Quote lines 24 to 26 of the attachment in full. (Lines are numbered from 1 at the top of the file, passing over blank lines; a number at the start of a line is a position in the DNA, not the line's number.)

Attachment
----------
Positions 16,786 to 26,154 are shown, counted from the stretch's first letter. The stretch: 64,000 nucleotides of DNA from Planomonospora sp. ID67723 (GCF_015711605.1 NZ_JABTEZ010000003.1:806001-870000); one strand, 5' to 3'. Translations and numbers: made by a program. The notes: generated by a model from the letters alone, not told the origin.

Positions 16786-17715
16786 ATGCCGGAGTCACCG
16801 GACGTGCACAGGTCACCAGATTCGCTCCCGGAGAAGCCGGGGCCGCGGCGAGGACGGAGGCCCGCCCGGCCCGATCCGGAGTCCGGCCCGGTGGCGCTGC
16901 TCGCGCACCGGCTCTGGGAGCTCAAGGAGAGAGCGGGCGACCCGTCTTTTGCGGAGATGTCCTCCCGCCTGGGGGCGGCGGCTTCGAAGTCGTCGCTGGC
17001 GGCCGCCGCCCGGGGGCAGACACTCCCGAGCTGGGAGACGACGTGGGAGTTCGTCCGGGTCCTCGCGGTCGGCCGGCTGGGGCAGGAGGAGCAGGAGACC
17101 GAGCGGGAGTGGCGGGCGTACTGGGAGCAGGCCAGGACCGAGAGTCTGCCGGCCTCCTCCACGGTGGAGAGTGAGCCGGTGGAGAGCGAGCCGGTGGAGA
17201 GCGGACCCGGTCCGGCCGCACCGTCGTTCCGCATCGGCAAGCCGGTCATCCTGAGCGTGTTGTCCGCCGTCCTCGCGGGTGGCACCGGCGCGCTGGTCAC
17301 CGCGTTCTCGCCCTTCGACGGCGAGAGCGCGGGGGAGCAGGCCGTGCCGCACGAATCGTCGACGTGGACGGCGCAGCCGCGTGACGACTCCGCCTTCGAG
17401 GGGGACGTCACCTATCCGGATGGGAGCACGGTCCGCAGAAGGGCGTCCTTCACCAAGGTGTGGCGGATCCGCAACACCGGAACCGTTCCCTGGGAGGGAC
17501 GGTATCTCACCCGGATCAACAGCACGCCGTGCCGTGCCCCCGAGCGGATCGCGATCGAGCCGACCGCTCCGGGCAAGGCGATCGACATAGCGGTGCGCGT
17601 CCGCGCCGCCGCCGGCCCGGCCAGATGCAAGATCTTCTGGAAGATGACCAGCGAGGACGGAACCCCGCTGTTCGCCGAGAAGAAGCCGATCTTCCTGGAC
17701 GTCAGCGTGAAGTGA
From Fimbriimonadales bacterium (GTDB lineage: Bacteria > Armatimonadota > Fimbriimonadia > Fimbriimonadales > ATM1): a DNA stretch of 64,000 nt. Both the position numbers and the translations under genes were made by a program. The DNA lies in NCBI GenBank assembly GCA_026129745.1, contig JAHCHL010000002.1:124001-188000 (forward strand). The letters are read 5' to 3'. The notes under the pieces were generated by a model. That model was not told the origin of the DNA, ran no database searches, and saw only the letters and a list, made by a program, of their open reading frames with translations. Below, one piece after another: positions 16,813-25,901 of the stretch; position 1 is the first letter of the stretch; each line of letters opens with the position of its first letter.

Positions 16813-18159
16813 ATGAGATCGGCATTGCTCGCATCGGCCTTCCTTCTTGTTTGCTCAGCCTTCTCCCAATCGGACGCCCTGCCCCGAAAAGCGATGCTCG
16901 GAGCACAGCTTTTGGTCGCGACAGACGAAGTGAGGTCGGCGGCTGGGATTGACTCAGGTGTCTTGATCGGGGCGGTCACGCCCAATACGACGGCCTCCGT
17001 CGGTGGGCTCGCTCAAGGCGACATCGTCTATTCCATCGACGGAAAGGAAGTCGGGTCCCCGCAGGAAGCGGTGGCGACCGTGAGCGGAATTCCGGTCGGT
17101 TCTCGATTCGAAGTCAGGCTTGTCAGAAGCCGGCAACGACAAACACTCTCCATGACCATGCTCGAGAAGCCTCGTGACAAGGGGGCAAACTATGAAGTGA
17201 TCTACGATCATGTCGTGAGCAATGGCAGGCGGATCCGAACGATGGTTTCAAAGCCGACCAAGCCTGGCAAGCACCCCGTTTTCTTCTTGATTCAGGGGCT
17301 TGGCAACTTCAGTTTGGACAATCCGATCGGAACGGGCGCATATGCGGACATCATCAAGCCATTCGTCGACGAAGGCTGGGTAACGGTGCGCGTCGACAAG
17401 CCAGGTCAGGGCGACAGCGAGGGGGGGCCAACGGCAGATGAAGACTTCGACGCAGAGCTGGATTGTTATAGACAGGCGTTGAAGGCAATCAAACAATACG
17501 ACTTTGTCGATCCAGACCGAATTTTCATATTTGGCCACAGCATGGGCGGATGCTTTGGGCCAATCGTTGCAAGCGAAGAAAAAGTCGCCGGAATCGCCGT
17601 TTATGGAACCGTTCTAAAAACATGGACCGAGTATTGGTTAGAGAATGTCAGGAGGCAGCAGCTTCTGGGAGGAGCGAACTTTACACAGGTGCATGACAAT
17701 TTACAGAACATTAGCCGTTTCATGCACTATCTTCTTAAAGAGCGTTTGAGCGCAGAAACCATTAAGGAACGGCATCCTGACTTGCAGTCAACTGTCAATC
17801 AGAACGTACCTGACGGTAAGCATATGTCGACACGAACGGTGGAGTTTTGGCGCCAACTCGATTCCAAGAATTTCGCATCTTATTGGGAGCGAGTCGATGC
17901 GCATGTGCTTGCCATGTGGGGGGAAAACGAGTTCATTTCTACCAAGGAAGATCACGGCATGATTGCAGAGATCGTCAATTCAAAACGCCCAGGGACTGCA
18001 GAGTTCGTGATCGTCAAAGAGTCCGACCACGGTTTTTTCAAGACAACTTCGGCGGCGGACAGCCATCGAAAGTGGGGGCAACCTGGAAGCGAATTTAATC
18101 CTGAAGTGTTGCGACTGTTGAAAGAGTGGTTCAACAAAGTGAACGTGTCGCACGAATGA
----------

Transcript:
17601 TTATGGAACCGTTCTAAAAACATGGACCGAGTATTGGTTAGAGAATGTCAGGAGGCAGCAGCTTCTGGGAGGAGCGAACTTTACACAGGTGCATGACAAT
17701 TTACAGAACATTAGCCGTTTCATGCACTATCTTCTTAAAGAGCGTTTGAGCGCAGAAACCATTAAGGAACGGCATCCTGACTTGCAGTCAACTGTCAATC
17801 AGAACGTACCTGACGGTAAGCATATGTCGACACGAACGGTGGAGTTTTGGCGCCAACTCGATTCCAAGAATTTCGCATCTTATTGGGAGCGAGTCGATGC